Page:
A team from the WHO arrived in Iraq at the weekend following the death of a teenage girl from the Kurdistan region, raising fears that the virus had spread from neighbuoring Turkey.
The girl's uncle also died and a WHO laboratory in London is testing samples to see if bird flu killed him.
Tests are also being carried out on samples from a 54-year-old woman with respiratory problems who is being treated in northern Iraq.
There are five other people whose condition gives grounds for suspecting that they could have the disease, WHO spokesman Dick Thompson said.
In January an outbreak of bird flu killed four children in Turkey, but the condition there has since been brought under control.
There are fears that anti-government violence in Iraq and a ruined infrastructure will make a bird flu outbreak much harder to control there.
A large consignment of masks, gloves and gowns is on its way from the US to help Iraqi authorities contain any outbreak.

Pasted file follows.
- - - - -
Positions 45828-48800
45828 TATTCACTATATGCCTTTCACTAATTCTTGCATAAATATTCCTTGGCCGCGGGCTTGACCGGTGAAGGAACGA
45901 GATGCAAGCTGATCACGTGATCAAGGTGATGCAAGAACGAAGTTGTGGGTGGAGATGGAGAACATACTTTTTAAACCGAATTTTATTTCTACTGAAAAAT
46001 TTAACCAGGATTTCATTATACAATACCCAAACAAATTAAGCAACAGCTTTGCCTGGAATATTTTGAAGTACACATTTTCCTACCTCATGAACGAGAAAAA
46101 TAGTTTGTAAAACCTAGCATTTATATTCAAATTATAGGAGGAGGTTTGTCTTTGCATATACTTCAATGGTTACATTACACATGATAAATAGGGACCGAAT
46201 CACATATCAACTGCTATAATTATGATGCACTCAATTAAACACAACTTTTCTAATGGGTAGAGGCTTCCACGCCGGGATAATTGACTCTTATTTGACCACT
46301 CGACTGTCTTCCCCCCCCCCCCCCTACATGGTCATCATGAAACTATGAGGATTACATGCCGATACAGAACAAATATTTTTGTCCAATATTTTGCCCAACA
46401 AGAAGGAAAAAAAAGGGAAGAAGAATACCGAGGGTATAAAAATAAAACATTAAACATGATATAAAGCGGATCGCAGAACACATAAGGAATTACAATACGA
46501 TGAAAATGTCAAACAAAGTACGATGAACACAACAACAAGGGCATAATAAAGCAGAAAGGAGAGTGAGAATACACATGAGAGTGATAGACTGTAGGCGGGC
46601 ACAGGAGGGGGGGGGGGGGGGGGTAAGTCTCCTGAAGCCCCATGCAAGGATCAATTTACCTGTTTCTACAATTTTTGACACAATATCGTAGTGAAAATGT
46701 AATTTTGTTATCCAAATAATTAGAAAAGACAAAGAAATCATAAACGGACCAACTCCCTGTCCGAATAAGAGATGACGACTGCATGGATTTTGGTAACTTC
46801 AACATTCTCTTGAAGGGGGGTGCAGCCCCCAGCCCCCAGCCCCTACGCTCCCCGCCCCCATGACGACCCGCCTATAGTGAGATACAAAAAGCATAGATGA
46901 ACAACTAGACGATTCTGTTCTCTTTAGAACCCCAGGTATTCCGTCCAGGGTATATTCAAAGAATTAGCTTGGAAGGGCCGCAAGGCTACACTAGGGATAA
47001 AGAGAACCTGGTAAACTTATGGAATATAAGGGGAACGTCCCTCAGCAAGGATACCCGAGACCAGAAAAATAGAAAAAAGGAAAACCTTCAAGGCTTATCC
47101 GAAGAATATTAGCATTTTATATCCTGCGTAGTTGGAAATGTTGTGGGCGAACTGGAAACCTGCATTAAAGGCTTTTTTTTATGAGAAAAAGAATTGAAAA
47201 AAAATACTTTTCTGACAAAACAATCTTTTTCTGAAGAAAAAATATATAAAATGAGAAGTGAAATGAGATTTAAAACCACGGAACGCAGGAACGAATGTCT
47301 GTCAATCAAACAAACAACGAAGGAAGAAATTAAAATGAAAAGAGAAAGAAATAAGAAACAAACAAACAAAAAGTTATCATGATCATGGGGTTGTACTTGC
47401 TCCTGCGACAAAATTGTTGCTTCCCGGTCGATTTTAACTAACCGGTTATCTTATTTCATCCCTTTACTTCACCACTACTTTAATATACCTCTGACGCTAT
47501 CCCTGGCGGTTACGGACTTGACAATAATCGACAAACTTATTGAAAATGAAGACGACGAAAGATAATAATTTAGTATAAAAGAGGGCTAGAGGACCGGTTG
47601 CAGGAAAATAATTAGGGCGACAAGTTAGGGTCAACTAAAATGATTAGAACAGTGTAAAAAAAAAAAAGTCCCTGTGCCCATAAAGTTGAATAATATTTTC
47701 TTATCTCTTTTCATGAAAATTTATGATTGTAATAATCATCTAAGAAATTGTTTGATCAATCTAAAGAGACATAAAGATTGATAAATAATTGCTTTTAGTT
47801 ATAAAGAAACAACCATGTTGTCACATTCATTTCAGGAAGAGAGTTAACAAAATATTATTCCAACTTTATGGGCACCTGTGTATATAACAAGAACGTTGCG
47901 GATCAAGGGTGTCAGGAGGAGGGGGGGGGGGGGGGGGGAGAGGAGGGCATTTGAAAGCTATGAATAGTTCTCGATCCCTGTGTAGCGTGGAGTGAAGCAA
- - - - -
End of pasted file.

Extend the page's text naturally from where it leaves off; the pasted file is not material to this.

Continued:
Shanjin Abdel Qader was Iraq's
first human victim of bird flu
"What Iraq needs is lots of personal protection equipment such as masks, gloves, gowns and disinfectants to curb the spread of the disease," said Jon C. Bowersox, health attache with the US embassy.
"A 900 kilo consignment of this equipment is on its way from the United States to Iraq and will arrive here in the next two days," he told AFP.
Bowersox said the consignment will be distributed across the
"The idea is to prepare Iraq to ward off any widespread threat," he said.
No signs of spread
Naeema al-Gasseer, the WHO country representative, told a media briefing in Arbil, the capital of Iraq's largely autonomous Kurdistan region, that local health officials were confident the virus had not spread from the dead teenage girl's home village.
The girl came from Serkikan village in Raniya district, which is close to the Turkish border.
Bird flu has killed more than 80 people around the world since it reemerged in late 2003.
To date all human cases have come about through direct contact with infected or sick poultry.
However, in northern Iraq, there were no confirmed reports of sick birds before the human cases, prompting concerns that the virus was spreading undetected.
Experts fear that the virus could mutate into a form that passes easily from person to person, sparking a pandemic in which millions could die.